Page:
Matthew gave his mother in law a Dell computer Inspiron 17R 571 running Windows 10, but it's taking 5 minutes to boot up. Leo suspects that the spinning hard drive may be starting to fail, with difficult to read sectors. It could also be software that's hanging up the bootup process. Matthew should try using the boot log to see what may be causing the issue. He can get to this by holding the Shift key while its booting, and he can choose to create a boot log on the root level of the drive named bootlog.txt.
Gary can't boot up his computer, not even in Safe Mode. What can he do to fix it? Leo says it's probably the hard drive that's preventing the bootup, and that's why Gary is getting the blue screen of death. It can be one tiny bit or sector that can cause it. Gary could use his Windows Install Disk, and during the install process, it will give him the option of repairing the OS. It's worth a try.
David bought a refurbished computer from Best Buy. It turned off when the battery died, and when he turned it back on, Windows wanted to do a repair. When it did that, it started wiping out his entire Windows 10 operating system. Now he's stuck on the blue screen of death and he's worried that his version of Windows 10 won't activate if he reinstalls it. Leo says it will, but before he installs anything, he should get the data from it. If it crashed once, the drive could be ready to fail.
Penny has an old tower computer that she wants to get rid of. Leo suggests keeping the hard drive and donating the rest of the PC. She tried to boot it up to move the data off the hard drive, but it won't boot. Leo suggests that she check her keyboard connection. Sometimes a computer won't boot if a keyboard isn't properly connected. The BIOS battery or motherboard battery could have died. The hard drive may have gotten stuck. It's called "stiction." Penny should try taking out the hard drive and putting it into an external enclosure to see if she can still read the data.
Holly is having issues saving files onto her hard drive and she's concerned that she may be running out of storage. Leo says that it's probably not the hard drive that's causing that — it's probably her cloud storage on Google Drive. She has a limited amount of storage online and if she's exceeding that, then she's going to have those problems.
Leo says that all traditional spinning hard drives are basically the same. They're basically like record players, but instead of vinyl, they use spinning metal plates. Those plates are magnetic, so they can be magnetized. They also have read heads, at least one per platter, which are like the needle on the record player. Except instead of reading the grooves in vinyl, they're reading the magnetic signals coming off the spinning platter. Because it's a computer, everything is recorded as 1's or 0's, and it's very easy with magnetic material to have a charge or no charge.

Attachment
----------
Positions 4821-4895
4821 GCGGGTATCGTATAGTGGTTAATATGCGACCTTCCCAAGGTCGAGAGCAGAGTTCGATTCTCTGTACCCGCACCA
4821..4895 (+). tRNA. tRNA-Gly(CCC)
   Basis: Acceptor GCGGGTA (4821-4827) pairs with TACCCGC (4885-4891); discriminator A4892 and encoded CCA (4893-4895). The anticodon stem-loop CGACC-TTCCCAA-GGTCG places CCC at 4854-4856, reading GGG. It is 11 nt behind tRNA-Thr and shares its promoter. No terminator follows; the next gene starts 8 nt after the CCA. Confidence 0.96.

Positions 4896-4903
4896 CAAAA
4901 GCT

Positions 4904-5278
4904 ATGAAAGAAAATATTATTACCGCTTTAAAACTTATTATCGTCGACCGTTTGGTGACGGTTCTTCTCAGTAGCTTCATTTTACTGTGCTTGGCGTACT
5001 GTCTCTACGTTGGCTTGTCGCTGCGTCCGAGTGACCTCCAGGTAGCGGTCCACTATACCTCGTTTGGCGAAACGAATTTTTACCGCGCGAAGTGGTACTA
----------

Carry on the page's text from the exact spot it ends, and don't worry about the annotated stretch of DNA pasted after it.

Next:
Jason has an old HP Pavilion and he's upgraded it to Windows 10. Recently, it hasn't been able to start up. Leo suspects that the hard drive has started to die. Luckily, hard drives are pretty cheap. Then, to get his data back, he can get an external hard drive enclosure and move the data off it right away. The benefit is, the computer will run a lot faster, especially if he gets an SSD.
Are SSDs as reliable as spinning drives? Leo says yes. They are very robust and much faster. Will they wear out? Leo says SSDs use a technique called "wear leveling" to keep the drive consistently wearing and to extend the life of the drive. That's why Leo recommends using an SSD as the main drive, and storing data on a spinning data drive. Let the hard drive handle the constant read-write cycles, while the SSD handles all the performance.
George gets an error message in Microsoft Word that it's not responding as he's typing. After a while it wakes up and catches up. Leo says that the keyboard has a buffer and it will catch up as the buffer dumps out. But it won't catch everything. And George has Windows 10 with Office, so there's something going on in the background that's slowing George down. Windows could be background indexing. He should check the task manager. There may also be plugins from the browser that's slowing things down.
Paul wonders if it would be possible to build a hard drive that could hold all the information available in the world. Leo says that currently, we have hard drives large enough to hold all the information in the Library of Congress. But we really don't know how much information we really have in the world. We do know that by 2025, there will be 163 ZetaBytes (a trillion gigabytes). We're creating data at a rate of 16 trillion GB a year. The largest hard drive out there is 8,000 GB. So probably not. But that's what we have the cloud and the internet for.